Arthur and George

by David Edgar, (adapted from novel by Julian Barnes); dir Matthew Salisbury
Talisman Theatre, Kenilworth
11 – 16 June 2012

The story in Arthur and George is apparently based on a true incident where Sir Arthur Conan Doyle, creator of the world’s best-known fictional detective, turned sleuth himself in order to clear the name of one George Edalji, a half-Scottish, half-Indian lawyer who appears to have been subject to a racist campaign of persecution which resulted in him being falsely imprisoned on charges of animal mutilation.

The staging was fairly flexible with most of the action taking place at the left or right of the stage. Between these, at the back was an area where Jean Leckie (Rosemary Gowers), Arthur’s fiancée, and Muad Edalji (Lyndsey Gallagher), George’s sister, would provide occasional narration in the form of discussing the case between themselves. This was the least successful part of the production; it was flat and not captivating, making the somewhat complex story difficult to follow. Such are the perils of a play that seeks to be something of a chronicle rather than just a play. I can’t help thinking that this role may have been better served by having a narrator address the audience directly, allowing character to be bypassed in the interests of clarity.

As for the action parts of the story, things were more successful, although the main impressions I am left with are not those I was expecting. What came over most strongly was a portrait of Conan Doyle as a larger-than-life character obsessed with his own ego. His interest in the case and determination to get George the pardon he so desired seemed more to do with creating his own reputation as a detective to rival his own Holmes than with any kind of philanthropic motives. This was all handled admirably by Graham Underhill, who played the part.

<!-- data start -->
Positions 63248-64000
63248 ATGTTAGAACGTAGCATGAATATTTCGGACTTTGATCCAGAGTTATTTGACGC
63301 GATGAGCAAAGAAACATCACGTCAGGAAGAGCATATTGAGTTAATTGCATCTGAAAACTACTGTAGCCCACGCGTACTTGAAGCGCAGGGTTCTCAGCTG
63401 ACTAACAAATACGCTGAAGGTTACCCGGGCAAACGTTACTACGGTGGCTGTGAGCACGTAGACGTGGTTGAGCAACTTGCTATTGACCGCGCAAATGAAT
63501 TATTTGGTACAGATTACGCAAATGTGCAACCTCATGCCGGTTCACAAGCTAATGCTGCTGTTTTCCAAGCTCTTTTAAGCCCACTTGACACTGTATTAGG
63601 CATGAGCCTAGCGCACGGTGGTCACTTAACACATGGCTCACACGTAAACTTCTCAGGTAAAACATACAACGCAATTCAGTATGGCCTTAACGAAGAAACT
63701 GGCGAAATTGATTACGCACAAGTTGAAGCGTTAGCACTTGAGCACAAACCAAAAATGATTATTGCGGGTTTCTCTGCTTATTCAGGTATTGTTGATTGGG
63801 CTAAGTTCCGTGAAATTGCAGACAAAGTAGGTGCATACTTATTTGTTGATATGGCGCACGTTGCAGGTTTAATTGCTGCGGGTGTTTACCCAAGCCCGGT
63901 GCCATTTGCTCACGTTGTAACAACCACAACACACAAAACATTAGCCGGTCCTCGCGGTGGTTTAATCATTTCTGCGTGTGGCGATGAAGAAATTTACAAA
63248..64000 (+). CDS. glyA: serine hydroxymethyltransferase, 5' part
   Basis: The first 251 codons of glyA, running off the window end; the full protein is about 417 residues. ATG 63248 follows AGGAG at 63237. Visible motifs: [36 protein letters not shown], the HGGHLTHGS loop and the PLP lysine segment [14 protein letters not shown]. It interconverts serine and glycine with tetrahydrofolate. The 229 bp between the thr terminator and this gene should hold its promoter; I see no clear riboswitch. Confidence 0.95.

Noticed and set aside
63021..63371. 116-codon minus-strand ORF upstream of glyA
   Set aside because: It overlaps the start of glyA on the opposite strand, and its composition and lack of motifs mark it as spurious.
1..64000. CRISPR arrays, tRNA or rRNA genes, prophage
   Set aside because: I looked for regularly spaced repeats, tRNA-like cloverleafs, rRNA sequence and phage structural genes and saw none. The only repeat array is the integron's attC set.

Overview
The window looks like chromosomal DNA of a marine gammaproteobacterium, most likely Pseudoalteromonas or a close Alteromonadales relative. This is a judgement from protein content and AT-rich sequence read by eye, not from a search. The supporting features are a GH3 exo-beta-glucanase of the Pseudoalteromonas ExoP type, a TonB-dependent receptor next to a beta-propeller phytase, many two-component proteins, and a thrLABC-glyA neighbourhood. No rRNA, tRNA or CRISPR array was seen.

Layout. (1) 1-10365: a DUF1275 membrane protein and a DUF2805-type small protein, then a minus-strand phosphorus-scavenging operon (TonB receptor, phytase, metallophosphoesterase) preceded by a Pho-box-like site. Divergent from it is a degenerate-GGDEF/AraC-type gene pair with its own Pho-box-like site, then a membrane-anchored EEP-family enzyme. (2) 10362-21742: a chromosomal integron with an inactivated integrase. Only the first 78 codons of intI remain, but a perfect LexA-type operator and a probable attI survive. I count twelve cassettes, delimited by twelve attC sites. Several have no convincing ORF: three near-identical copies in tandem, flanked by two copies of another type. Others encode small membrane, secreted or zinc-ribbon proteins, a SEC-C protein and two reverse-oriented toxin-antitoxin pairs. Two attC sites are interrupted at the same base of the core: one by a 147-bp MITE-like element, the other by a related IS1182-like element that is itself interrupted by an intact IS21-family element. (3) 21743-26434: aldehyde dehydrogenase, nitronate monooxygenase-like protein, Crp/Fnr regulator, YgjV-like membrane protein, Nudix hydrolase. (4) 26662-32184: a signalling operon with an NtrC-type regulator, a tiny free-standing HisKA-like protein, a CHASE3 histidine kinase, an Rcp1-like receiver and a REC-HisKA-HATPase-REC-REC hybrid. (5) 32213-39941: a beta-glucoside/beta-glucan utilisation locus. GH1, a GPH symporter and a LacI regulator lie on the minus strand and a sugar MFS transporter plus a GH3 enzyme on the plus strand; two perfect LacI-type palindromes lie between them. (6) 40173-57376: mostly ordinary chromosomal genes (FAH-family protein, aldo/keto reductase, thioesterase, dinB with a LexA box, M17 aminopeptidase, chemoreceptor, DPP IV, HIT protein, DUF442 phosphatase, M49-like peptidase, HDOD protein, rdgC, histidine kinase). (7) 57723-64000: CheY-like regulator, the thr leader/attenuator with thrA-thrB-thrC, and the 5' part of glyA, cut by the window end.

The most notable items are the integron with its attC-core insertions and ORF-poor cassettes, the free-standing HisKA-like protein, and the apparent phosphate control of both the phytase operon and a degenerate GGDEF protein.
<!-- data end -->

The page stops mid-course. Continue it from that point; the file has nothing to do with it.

Edalji (Michael Santos) was somewhat lost in the shadow of Conan Doyle, but a lot of this was due to his quieter and meeker character and in that respect came over well. The other, incidental characters were all played well enough, with Bill Davis as the local constable and possible conspirator in the persecution coming over the most strongly.

All in all an interesting, if complex play that left some good impressions – even if they weren’t what I was expecting.

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One thought on “Arthur and George

  1. Pleased that Talisman put this on, though David Edgar repeats some of the inaccuracies in Julian Barnes’s book. George’s mother was English, not Scottish. Anyone interested in exploring the extent David Edgar’s play reflects the actual historical record should look at my ‘Outrage: The Edalji Five and the Shadow of Sherlock Holmes’ (Vanguard). See http://www.outrage-rogeroldfield.co.uk.
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